UConn students use hip hop for a great cause

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At the University of Connecticut on Saturday, students used the power of music to help bring the gift of clean drinking water to a village thousands of miles away in honor of a fallen friend.

In 2013, UConn student Jesse “Jay R” Richeeds died in his dorm room from an asthma attack. He was studying pharmacy, and it had always been his dream to provide a village in Ghana with a water well to help create a healthier community.

To honor him, Good Year Quality, an on-campus service organization to which Richeeds belonged, hosted a Hip Hop Showcase on Saturday at the Student Union Theatre as part of a fundraising campaign to build the well.

“I love hip hop, and I’m very connected to the genre,” said Riffat Matin, director of marketing at Good Year Quality and one of the event’s main organizers. “A lot of people have a negative view of it, but I wanted to take the thing I love to use it for something good as well as put it into a new light.”

In addition to this, Richeeds was also active in the hip-hop community. When rapper Wale performed at UConn, he was the opening act. Performer Alyssa Hughes remembered how he had supported her own hip-hop aspirations.

“He supported me even when I told him I was only performing at Late Night  , while he was opening for Wale,” she said.

Good Year Quality, according to president Isaiah Mohammed, mentors and tutors students in Hartford, Willimantic and other local communities to prepare them for college and the profesional world.

With help from the Phi Beta Sigma Fraternity where Richeeds was a brother, they are hoping to raise $2,000 by December 1 for the actual building of the well, which will be constructed with the support of the Christian Broadcasting Network. So far, they have about $1,200.  By February 1, they want to raise an additional $6,000 to cover the costs for three members to travel to Ghana. They will continue to raise money by selling #CleanWater4Ghana wristbands and through their GoFundMe page.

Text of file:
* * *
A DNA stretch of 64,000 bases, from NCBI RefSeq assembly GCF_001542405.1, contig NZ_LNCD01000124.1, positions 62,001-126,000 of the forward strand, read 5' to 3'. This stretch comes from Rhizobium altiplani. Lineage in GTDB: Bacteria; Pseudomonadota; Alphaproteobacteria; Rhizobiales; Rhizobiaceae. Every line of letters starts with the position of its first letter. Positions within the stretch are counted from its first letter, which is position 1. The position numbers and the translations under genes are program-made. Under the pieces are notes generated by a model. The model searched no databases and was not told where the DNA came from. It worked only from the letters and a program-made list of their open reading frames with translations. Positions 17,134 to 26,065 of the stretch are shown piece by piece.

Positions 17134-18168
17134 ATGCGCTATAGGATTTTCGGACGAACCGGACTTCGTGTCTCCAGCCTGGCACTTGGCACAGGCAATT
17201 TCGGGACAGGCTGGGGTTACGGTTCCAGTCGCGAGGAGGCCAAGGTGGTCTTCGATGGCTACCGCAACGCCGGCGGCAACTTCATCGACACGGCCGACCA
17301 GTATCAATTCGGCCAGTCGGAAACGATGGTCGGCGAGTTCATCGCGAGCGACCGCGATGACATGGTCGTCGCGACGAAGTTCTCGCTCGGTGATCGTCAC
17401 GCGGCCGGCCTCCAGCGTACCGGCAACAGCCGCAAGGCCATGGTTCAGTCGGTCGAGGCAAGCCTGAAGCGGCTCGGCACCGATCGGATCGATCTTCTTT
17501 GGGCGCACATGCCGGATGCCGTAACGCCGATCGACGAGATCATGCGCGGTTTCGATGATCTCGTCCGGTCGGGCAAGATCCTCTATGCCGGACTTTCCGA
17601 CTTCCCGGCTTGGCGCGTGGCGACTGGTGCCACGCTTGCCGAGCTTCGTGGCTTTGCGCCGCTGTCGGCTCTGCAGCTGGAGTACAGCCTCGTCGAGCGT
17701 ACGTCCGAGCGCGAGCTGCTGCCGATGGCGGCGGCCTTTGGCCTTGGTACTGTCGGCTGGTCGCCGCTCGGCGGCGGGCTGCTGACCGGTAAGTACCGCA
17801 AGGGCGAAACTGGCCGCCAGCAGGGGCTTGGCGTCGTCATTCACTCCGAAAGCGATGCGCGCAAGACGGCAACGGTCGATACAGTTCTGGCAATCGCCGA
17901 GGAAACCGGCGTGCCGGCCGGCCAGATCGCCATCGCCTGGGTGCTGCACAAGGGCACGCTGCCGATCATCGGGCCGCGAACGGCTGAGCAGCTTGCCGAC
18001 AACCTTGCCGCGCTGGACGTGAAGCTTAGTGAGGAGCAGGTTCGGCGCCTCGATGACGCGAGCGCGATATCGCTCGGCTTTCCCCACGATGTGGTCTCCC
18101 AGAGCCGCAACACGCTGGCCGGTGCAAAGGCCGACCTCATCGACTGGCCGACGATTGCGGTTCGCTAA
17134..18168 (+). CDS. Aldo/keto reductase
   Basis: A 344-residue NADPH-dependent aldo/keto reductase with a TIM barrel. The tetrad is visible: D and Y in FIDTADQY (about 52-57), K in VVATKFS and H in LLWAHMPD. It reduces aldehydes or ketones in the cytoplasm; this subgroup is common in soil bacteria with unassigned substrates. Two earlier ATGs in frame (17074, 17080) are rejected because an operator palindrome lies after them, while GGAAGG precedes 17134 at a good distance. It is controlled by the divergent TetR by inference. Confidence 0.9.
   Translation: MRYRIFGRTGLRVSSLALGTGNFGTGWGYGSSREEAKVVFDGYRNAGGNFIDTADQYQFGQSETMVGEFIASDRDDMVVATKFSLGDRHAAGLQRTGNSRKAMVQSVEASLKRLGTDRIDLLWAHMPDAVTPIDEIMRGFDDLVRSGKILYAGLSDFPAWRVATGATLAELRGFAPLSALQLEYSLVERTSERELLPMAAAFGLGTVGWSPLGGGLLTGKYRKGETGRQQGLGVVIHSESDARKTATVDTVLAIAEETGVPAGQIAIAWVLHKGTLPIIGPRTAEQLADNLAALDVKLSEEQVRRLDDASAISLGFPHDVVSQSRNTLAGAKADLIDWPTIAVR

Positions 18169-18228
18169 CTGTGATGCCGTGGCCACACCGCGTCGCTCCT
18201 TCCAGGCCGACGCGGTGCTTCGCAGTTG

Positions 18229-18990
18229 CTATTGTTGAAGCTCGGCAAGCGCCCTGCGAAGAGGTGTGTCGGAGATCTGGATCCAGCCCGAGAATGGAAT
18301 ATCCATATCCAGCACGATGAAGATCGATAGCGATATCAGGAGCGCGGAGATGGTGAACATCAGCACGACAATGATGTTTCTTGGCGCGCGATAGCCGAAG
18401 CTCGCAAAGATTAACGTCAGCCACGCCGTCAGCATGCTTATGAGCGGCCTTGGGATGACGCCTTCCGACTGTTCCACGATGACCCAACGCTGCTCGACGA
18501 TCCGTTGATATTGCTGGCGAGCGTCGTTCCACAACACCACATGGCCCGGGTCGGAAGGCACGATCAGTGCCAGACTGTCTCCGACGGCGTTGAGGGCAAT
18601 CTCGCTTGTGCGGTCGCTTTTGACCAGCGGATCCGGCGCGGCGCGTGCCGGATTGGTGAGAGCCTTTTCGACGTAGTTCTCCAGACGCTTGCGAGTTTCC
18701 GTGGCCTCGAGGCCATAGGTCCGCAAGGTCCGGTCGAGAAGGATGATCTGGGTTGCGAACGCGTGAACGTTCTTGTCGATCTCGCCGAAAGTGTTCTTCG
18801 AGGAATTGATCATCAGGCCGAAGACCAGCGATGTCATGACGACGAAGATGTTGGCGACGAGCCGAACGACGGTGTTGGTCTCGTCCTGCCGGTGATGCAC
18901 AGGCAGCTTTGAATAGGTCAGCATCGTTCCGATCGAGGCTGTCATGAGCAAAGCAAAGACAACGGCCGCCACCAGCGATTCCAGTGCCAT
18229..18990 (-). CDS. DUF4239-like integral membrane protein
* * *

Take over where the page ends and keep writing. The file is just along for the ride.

The event, which was hosted and DJed by UConn alum Justis Lopez, was a way for budding artists to showcase their talents and spread messages they believed in as well. Lopez started the show by instructing the audience to maintain a “safe place” atmosphere for all the performers.

The event started off with a group of several different performers including Brett Steinberg and Julian Yuliawan combining to form the impromptu group, “The Scruffs.” The group added a rock feel to hip hop songs such as “Power” by Kanye West, and “Billionaire” by Travie McCoy and Bruno Mars, in which group member Jay added in his own original verse about the right to clean water (which also included a dig on UConn Parking Services.

The UConn Breakdancing Team gave a performance, with a guest appearance by UConn’s mascot, Jonathan the Husky, who displayed a surprising amount of skill.

 

Hughes and other members of rap and hip-hop group We The Religion also performed. The group, who says they want to use their talents “to improve the world,” brought up many social issues such as race and police brutality in their performances. They got the whole audience involved with a lively song criticizing the university’s recent tuition raise.

The event ended with a much anticipated cypher, in which various performers and audience members took turns rapping over the same beat.

Those wishing to donate to Good Year Quality’s clean water project can visit their Go Fund Me page for more information.

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About The Author

Sarah is the Campus Correspondent for Her Campus UConn. She is a Communication and Journalism major at the University of Connecticut newly suffering from the travel bug after a summer in Spain and an obsession with all things UConn Husky Basketball.